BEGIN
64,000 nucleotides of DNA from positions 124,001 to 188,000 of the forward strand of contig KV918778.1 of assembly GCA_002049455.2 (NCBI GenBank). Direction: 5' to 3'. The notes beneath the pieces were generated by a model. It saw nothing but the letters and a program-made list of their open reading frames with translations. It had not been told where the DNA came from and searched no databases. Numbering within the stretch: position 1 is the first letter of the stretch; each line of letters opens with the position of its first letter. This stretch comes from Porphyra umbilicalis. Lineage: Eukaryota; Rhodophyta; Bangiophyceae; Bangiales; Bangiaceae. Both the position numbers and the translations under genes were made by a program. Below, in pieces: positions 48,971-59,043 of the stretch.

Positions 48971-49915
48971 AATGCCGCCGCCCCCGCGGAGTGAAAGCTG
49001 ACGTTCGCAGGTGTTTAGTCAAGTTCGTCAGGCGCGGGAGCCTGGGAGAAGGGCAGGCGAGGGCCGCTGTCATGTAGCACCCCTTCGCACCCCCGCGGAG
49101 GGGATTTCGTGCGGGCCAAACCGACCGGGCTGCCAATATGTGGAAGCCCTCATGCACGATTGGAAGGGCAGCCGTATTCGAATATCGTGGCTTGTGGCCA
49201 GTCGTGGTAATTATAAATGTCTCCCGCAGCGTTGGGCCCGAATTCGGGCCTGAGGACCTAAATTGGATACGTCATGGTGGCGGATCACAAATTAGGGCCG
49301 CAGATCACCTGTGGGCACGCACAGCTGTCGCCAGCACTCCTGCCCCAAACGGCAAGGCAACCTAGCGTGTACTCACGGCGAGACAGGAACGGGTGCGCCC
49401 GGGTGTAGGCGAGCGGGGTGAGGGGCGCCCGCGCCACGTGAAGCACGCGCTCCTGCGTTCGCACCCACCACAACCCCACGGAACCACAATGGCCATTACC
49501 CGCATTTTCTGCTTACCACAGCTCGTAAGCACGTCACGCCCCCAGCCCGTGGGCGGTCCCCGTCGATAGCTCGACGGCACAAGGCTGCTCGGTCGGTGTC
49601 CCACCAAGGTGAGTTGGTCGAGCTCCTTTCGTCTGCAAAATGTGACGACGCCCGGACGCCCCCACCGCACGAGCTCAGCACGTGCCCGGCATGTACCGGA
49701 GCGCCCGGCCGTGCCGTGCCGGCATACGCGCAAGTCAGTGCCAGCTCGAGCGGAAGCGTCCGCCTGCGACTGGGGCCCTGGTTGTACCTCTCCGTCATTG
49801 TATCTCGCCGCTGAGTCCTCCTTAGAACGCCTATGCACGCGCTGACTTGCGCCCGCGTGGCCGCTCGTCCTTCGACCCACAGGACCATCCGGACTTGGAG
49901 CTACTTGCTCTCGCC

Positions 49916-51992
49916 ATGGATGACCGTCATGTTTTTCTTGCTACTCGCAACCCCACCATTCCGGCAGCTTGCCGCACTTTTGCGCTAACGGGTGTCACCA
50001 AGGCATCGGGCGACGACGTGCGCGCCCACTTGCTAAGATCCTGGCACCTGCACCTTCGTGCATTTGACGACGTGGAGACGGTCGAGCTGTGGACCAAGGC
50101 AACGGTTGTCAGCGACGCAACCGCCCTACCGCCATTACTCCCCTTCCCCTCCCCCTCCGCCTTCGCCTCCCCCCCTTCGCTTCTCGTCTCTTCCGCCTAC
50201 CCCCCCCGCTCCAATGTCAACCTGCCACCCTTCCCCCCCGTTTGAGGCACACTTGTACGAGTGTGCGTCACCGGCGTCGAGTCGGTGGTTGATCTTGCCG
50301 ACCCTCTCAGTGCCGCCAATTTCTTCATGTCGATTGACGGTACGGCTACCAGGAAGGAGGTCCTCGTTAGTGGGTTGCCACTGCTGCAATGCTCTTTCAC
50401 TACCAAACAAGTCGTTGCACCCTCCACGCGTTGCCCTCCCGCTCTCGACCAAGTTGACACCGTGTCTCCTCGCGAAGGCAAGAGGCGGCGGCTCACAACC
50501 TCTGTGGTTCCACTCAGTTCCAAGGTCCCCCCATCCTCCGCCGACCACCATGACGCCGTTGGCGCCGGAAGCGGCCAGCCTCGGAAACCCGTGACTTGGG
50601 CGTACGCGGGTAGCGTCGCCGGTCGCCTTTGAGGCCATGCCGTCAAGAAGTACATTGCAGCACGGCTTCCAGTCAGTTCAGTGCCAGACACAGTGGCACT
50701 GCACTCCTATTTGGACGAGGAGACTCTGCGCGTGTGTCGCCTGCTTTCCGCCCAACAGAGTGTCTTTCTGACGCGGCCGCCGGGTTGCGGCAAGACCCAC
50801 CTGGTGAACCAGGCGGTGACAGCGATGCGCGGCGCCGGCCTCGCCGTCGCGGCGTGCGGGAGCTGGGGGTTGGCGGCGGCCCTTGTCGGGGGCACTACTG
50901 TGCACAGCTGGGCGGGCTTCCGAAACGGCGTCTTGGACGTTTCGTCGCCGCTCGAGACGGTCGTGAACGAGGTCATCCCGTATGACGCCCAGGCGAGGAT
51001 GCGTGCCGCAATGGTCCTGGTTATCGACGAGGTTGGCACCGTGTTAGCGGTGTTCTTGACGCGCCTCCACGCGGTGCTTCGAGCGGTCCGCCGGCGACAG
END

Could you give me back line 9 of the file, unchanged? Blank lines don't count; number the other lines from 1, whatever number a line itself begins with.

49501 CGCATTTTCTGCTTACCACAGCTCGTAAGCACGTCACGCCCCCAGCCCGTGGGCGGTCCCCGTCGATAGCTCGACGGCACAAGGCTGCTCGGTCGGTGTC